The artists' models at Rome's Academy of Fine Arts... sent their negotiator, Anna di Vetta, out onto the streets to press their claims. In girdle, bra, and high heels, Anna paraded through the city with a sign promising complete exposure of her 40½-31-40½ figure if her union's demands were not met. Instead of bravely meeting the challenge, the combined ministries of Labor and Public Instruction crumbled. They promised a fixed salary of $150 a month and fringe benefits—but only, reported a triumphant Anna, "if I promised not to take off all my clothes."
When the Batman TV series first aired in 1966, not everyone was happy with it. The Automobile Legal Association issued a press release listing the various traffic violations that Batman was guilty of and denouncing him as a "vicious example" for youth. His violations included: U-turns in the middle of busy streets, crashing through safety barriers, crossing highway white line safety markers, parking illegally, speeding, and failing to signal even a single turn.
They didn't mention using parachutes to turn around the Batmobile at high speeds (which I'm sure can't be legal), or having "Bat Ray" weapons installed on the vehicle.
October 2, 1964: One minute Veronica McConnell, 22, was happy and carefree. The young American woman had just arrived in Paris the night before on vacation and was visiting Notre Dame Cathedral. It was the first stop on the city bus tour.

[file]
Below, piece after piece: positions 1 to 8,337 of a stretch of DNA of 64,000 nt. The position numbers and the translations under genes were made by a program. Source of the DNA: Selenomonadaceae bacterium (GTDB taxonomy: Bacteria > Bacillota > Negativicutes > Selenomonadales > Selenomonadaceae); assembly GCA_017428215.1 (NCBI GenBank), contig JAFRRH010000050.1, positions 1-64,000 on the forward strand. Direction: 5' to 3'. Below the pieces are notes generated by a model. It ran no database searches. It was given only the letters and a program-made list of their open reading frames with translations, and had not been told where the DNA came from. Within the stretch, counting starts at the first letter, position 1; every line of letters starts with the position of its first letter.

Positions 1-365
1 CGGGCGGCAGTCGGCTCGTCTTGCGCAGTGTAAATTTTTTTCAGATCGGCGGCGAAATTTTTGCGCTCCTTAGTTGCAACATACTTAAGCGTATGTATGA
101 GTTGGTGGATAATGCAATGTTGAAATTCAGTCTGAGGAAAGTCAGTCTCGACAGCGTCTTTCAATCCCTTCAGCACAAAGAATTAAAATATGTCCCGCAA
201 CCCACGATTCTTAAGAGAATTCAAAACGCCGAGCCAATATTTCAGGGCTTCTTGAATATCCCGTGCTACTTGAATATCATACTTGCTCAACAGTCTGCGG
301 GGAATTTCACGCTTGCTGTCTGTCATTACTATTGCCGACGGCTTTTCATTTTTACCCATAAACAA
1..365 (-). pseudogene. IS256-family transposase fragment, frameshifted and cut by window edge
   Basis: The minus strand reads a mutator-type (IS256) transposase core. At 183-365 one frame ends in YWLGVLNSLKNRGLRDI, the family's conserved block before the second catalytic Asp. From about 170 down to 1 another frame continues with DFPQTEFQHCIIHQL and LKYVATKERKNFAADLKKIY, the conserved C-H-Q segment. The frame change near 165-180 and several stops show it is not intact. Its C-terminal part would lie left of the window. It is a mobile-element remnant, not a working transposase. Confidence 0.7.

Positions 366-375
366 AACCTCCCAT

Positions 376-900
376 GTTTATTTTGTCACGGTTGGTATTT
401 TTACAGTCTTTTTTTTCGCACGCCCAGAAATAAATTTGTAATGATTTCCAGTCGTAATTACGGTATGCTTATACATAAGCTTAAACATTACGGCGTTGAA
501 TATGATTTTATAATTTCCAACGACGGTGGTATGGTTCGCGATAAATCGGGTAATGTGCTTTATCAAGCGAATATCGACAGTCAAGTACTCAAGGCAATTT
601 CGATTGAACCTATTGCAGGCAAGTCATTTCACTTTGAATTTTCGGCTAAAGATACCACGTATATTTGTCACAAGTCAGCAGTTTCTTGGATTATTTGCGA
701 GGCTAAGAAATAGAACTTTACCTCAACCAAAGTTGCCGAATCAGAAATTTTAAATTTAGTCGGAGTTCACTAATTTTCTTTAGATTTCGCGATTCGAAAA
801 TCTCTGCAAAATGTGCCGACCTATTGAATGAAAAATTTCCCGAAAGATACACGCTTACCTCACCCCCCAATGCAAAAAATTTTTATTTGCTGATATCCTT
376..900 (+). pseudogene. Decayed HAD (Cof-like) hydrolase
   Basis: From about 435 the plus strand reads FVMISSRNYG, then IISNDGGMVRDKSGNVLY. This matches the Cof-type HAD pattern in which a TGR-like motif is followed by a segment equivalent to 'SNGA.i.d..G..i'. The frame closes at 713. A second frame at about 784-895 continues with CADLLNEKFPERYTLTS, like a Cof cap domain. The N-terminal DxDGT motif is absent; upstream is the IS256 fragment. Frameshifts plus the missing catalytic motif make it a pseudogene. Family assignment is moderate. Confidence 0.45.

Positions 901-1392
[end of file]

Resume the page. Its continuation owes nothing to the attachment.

After seeing the inside of the cathedral, she stopped to buy some candles at a stand in the plaza. Having made her purchase, she began walking back towards the tour group. The next second she was dead, killed by suicide jumper Denise Rey-Herme, 37, who had leapt off the cathedral's north tower. Rey-Herme was despondent, having learned that because of chronic ill health she would never achieve her ambition of becoming a nun.
Goes to show that death can strike at any moment, anywhere.
Note: there's some confusion about McConnell's age. Different accounts of the event list it as either 21, 22, or 24. The NY Times says she was 22, so I'm trusting they were right.
Sounds to me like Anna Hindman had good cause for wanting to divorce her husband, namely a) his belief that 4 hours sleep is all anyone needs, and b) wiring her bed to shock her every 4 hours to prevent her from sleeping longer than that.
But according to the news reports, she eventually forgave him and withdrew her divorce petition — after he got rid of the "shocking machine." And it sounds like they remained married for the rest of their lives... if the Anna Hindman in this obituary is the same person (which it must be, because all the names/dates match up).
Anna Louise Hindman, 74, of Rogersville passed away Thursday, September 13, 2012 in Springfield. Anna was born on July 8, 1938 in Springfield to Eulan and Olive (Turner) Bussard. She was married to Michael J. Hindman on July 17, 1953 and he preceded her in death on December 15, 2004. She was an accomplished roller skater, both figure and racing and performed for President Truman. She had her pilots license and enjoyed flying and riding motorcycles with her husband.
Sources: Kansas City Times: Feb 27, 1960; Mar 10, 1960.
More proof that everything is upside-down in Australia, as good old Popsicles become Paddle Pops.
Also, as in our previous entry on Gaytime Raspberry Roughs, I could easily imagine someone getting more than they bargained for when they requested a "paddle pop," especially if you went into a sketchy corner grocery store and asked for the flavor known as "dragon popper" and got some amyl nitrate instead.